So why do you need to develop this skill?
Embracing empathy at work will allow you to be more productive and have higher satisfaction in the workplace. According to HBR’s Empathy index, Google, Facebook, LinkedIn, Netflix and Unilever are undisputed as the most empathetic companies and this not only has a positive impact on their employees but also their output making their teams more successful than companies without empathy.
It’s thus an essential tool that you need to learn if you want to be more successful at your work.
You will be able to work well with your workers coming from a place of understanding, which allows you to have an open mind towards different situations and reduce levels of conflict in the workplace.
So how do you become empathetic?
- Actively listen to your workmates: and try and understand their point of view if you are a leader then listen to your workmates. You don’t have to agree, but listen!
- Ask questions, this will show the other person that you’re interested in them. Asking how someone is doing can go along way and it will let someone know that you are a caring person.
- Avoid making assumptions about people: if someone looks off dont assume it’s because of you, the genuinely might just be having a bad day.
- Be genuine in your interactions with people: being open and honest about your achievements and shortcomings allows people to be able to relate with you.
- Accept people as they are: when people feel accepted, they are more likely to feel like themselves and they can feel free to give their best without feeling judged if they make a mistake.
Try it out and let us know if being more empathetic has had an impact on you and your workmates or team!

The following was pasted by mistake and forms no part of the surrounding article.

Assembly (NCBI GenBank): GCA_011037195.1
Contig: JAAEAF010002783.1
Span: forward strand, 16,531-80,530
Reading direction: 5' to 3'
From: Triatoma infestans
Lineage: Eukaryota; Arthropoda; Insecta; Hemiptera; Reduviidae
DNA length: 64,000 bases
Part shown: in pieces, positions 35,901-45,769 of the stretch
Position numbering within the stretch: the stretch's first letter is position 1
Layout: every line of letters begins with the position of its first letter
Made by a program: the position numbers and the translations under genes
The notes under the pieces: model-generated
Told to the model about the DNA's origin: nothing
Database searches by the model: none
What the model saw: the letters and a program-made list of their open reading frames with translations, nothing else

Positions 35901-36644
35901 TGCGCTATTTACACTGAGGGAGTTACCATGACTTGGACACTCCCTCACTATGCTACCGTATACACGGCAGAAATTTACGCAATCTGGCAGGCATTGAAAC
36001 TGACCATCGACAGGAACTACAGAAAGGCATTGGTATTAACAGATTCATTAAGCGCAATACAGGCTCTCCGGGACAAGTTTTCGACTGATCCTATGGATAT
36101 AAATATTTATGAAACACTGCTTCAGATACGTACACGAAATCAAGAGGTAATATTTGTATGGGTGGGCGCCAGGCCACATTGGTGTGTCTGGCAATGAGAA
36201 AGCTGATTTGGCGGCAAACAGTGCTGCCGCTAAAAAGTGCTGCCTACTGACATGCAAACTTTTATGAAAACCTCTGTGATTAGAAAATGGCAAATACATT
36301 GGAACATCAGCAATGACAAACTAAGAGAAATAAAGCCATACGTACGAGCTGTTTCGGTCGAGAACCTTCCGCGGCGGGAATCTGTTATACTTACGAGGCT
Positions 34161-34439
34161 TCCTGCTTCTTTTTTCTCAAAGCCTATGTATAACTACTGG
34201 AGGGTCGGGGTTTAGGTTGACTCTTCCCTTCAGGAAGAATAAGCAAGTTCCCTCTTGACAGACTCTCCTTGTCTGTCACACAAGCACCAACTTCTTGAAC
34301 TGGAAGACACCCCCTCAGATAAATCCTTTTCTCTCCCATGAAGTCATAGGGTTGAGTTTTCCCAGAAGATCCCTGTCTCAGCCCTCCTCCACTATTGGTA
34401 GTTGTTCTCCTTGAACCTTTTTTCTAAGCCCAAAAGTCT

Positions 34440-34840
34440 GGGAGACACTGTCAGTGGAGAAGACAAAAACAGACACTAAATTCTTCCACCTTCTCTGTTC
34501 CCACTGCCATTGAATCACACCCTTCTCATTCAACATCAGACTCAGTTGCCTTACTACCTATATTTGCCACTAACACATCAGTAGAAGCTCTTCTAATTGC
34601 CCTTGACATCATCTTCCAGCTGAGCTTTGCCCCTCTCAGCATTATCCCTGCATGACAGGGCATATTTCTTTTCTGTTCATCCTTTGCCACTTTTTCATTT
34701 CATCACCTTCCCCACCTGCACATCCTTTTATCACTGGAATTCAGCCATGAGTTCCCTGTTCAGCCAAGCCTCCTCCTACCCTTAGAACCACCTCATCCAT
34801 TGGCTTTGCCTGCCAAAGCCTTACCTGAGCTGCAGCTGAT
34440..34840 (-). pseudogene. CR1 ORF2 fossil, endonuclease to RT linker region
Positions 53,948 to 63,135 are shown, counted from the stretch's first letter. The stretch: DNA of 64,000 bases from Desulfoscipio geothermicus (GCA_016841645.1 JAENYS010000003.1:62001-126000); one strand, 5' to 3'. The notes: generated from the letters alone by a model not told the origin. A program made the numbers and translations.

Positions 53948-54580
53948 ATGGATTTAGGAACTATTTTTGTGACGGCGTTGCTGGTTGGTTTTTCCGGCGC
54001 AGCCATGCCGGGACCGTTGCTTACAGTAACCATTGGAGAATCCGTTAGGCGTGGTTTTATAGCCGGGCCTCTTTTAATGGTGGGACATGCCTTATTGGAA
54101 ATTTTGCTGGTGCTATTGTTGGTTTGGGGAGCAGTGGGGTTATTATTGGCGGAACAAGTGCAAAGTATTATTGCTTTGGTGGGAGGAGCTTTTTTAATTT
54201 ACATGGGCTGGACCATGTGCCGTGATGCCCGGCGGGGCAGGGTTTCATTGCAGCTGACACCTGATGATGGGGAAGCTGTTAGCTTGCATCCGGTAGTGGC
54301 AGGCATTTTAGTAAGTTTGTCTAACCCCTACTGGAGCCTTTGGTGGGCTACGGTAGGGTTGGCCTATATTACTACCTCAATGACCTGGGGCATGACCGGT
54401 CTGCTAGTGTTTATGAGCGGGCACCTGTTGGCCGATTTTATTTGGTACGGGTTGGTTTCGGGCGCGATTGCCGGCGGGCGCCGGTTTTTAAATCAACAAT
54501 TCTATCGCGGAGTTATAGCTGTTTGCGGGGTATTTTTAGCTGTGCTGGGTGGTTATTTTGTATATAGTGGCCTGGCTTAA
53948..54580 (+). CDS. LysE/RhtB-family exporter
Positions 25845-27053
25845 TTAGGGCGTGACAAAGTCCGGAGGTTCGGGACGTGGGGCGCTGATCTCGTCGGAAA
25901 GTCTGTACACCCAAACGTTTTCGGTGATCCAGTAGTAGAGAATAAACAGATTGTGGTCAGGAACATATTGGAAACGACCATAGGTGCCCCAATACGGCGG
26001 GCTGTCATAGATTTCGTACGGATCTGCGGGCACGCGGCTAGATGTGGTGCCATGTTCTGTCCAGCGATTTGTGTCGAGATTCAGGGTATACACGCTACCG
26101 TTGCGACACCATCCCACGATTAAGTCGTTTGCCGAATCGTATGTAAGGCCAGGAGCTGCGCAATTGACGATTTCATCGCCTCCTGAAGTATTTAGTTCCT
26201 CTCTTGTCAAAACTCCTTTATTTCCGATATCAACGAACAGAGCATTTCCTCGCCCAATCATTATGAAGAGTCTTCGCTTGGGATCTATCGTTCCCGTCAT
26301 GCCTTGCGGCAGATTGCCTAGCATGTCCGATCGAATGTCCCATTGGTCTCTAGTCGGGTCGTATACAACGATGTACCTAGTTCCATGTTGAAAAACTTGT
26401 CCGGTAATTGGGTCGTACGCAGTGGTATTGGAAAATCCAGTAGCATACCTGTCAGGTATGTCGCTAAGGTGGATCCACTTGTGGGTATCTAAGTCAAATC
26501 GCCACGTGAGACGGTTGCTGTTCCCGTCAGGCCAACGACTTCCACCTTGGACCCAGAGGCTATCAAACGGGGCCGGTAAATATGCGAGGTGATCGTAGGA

It’ s Saturday morning and you are at the supermarket and bump into an old friend, he asks “what have you been up to?” You fumble a bit, find your footing and wow him with a short compelling speech about yourself, he is impressed and asks for your number so that he can keep in touch. You exchange contacts and leave, a couple of months go by, and he calls you and tells you about a business opportunity he believes you would be suited for based on what you told him. And just like that, you have opened the door to something you weren’t even looking for and that has the potential to help you grow.
Still not convinced as to why you need an elevator pitch? Here are 3 other compelling reasons why you should create time tonight to start working on one.
1. Opportunities that might not knock twice.
Some opportunities come up and it’s a now or never situation. For example, imagine that you happen to attend a family function and as you are there, you meet an incredible person who is a key industry player and business leader. With the right pitch, you could land your next career move or an opportunity to grow your business. He/she is someone with a vast network that might be able to help you, but guess what? The only way he/she gets interested is if you can quickly capture his attention in a compelling manner in the moment. Elevator Pitch.
‘Tell me about yourself?’
Still the most terrifying question for many job seekers. Communicating who you are, the skills you possess and your value to a company will be very essential if you want to land that job. This question can set you up to Ace the interview, if you get it right.
3. Networking event
Your network is your net worth and being able to concisely pitch yourself to a prospective employer might help you open new doors spontaneously. Networking events/channels are one of the best places to fast track growing your professional networks, and these networks will be vital if you want to get to the right places in your journey. How you talk about yourself at events or social media can either make or break those engagements.
There are tonnes of more reasons: like dating, you may want to impress that significant girl or guy that you don’t know how to approach.
You need an elevator pitch ready,it’s applications are limitless, so get cracking.
Don’t know where to start? Talk to us today!